We also have seen a proliferation of theories and practices that aim to account for these contradictions, or to confront them from within, or to escape them by proposing or creating alternatives. I myself have long argued that the critical and political potential of art lies in its very embeddedness in a deeply conﬂictual social ﬁeld, which can only be confronted effectively in situ. From this perspective it would seem that the apparent contradictions between the critical and political claims of art and its economic conditions are not contradictions at all but rather attest to the vitality of the art world as a site of critique and contestation, as these practices develop in scope and complexity to confront the challenges of globalization, neoliberalism, post-Fordism, new regimes of spectacle, the debt crisis, right-wing populism, and now historic levels of inequality. And if some or even most of these practices prove ineffectual, or readily absorbed, with their truly radical elements marginalized or quickly outmoded, new theories and strategies immediately emerge in their place—in an ongoing process that now seems to serve as one of the art world’s primary motors of content production.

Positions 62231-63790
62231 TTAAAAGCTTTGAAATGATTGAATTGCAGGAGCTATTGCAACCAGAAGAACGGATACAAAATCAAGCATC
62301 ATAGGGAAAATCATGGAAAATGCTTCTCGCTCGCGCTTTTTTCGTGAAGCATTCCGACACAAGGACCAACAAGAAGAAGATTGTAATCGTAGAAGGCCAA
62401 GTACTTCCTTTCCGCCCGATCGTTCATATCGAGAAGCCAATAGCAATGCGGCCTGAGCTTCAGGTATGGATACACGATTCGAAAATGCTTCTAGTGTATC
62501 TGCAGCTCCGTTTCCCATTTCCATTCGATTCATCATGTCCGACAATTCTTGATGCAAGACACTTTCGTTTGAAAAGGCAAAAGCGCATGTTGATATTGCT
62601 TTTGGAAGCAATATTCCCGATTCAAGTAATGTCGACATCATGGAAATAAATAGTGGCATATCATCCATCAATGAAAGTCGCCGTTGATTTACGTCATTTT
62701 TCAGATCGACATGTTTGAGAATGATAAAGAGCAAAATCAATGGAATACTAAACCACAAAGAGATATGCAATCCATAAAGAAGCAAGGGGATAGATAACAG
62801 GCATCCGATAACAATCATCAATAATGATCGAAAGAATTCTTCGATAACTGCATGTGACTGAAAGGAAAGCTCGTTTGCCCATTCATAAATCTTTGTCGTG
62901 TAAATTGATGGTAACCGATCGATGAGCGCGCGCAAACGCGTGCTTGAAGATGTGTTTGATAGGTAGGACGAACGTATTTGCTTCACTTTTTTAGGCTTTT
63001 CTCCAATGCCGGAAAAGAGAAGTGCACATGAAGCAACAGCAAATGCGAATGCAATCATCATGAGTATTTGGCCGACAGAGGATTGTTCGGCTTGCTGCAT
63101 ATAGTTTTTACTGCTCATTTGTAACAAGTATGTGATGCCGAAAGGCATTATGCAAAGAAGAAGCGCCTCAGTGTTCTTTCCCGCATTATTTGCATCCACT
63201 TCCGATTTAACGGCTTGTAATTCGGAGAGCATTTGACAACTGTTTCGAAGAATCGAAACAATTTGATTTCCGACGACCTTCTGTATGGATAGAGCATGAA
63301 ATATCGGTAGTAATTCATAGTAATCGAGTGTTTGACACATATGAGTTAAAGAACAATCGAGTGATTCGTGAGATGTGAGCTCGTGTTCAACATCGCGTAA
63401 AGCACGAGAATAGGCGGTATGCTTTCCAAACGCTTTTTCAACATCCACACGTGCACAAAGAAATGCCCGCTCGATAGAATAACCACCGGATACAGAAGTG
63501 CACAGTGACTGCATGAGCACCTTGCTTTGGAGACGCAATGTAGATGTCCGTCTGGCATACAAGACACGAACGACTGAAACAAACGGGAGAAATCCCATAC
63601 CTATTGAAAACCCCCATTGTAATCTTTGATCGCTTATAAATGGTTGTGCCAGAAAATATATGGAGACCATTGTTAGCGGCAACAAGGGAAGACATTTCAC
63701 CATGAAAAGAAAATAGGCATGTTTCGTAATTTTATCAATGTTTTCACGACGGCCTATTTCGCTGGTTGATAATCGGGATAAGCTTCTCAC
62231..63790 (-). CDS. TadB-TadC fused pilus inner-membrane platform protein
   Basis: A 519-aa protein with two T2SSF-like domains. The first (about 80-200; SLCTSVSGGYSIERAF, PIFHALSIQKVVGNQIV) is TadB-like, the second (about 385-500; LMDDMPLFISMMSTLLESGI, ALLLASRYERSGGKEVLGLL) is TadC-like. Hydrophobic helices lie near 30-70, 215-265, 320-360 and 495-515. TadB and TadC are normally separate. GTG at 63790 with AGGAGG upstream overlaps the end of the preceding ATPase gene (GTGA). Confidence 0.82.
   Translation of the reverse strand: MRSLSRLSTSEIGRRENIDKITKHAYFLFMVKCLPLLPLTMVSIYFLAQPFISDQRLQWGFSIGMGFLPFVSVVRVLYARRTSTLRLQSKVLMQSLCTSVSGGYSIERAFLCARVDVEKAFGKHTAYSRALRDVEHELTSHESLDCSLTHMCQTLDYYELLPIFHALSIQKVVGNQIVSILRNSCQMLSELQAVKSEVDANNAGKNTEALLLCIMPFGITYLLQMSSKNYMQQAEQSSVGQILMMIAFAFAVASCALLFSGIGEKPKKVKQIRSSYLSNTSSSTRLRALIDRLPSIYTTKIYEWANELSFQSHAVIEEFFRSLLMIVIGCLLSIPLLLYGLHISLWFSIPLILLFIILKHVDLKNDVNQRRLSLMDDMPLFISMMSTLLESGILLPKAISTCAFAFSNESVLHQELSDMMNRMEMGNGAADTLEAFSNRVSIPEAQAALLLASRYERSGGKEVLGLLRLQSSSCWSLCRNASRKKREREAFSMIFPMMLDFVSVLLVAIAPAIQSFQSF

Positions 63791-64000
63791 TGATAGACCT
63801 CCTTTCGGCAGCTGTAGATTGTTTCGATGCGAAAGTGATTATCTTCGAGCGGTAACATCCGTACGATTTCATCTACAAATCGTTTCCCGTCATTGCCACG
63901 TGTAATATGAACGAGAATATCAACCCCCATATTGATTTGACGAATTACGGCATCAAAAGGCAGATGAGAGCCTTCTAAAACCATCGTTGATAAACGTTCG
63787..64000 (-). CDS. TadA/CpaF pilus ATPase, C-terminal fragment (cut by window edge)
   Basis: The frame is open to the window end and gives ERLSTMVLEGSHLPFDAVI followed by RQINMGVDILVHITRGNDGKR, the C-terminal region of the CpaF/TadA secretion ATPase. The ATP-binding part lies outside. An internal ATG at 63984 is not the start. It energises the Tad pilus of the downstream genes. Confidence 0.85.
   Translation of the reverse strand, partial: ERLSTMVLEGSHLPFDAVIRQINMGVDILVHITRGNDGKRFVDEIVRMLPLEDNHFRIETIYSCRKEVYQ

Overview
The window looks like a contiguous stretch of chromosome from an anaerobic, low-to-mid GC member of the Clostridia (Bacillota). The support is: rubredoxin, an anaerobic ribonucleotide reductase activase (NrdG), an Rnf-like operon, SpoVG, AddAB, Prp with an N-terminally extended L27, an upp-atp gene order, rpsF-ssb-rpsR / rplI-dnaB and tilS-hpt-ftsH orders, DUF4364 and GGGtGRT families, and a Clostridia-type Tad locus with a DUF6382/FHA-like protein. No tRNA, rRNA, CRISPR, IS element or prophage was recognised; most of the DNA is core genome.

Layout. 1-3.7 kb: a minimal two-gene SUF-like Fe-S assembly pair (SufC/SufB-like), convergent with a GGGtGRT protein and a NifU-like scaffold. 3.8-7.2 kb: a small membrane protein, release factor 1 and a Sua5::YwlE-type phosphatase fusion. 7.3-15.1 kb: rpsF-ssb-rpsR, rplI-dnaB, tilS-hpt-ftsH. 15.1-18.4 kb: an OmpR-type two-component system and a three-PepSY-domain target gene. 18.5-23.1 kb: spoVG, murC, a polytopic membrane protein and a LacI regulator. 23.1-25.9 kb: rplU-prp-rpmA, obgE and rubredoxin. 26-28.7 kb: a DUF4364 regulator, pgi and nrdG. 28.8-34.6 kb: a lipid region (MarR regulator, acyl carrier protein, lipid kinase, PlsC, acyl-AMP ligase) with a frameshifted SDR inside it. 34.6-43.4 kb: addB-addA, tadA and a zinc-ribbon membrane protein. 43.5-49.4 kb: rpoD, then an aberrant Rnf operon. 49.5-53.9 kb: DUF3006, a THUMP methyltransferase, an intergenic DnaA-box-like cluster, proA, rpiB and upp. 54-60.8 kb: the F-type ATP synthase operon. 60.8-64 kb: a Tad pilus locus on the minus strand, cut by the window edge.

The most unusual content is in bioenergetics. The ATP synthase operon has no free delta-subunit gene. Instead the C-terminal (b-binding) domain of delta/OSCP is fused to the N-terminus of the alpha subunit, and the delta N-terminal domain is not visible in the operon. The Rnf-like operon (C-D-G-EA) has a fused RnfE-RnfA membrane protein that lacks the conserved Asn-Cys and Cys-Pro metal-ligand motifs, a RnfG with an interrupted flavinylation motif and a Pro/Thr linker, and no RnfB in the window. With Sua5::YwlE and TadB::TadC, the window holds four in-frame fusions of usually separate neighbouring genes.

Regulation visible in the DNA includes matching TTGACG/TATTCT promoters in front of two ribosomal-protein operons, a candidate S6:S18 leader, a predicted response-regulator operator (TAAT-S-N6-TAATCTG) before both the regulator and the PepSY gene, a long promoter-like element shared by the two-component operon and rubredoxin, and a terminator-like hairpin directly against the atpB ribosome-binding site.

With each passing year, however, rather than diminishing the art world’s contradictions, these theories and practices only seem to expand along with them.
Andrea Fraser, “There’s No Place Like Home” from Texts, Scripts, and Transcripts, here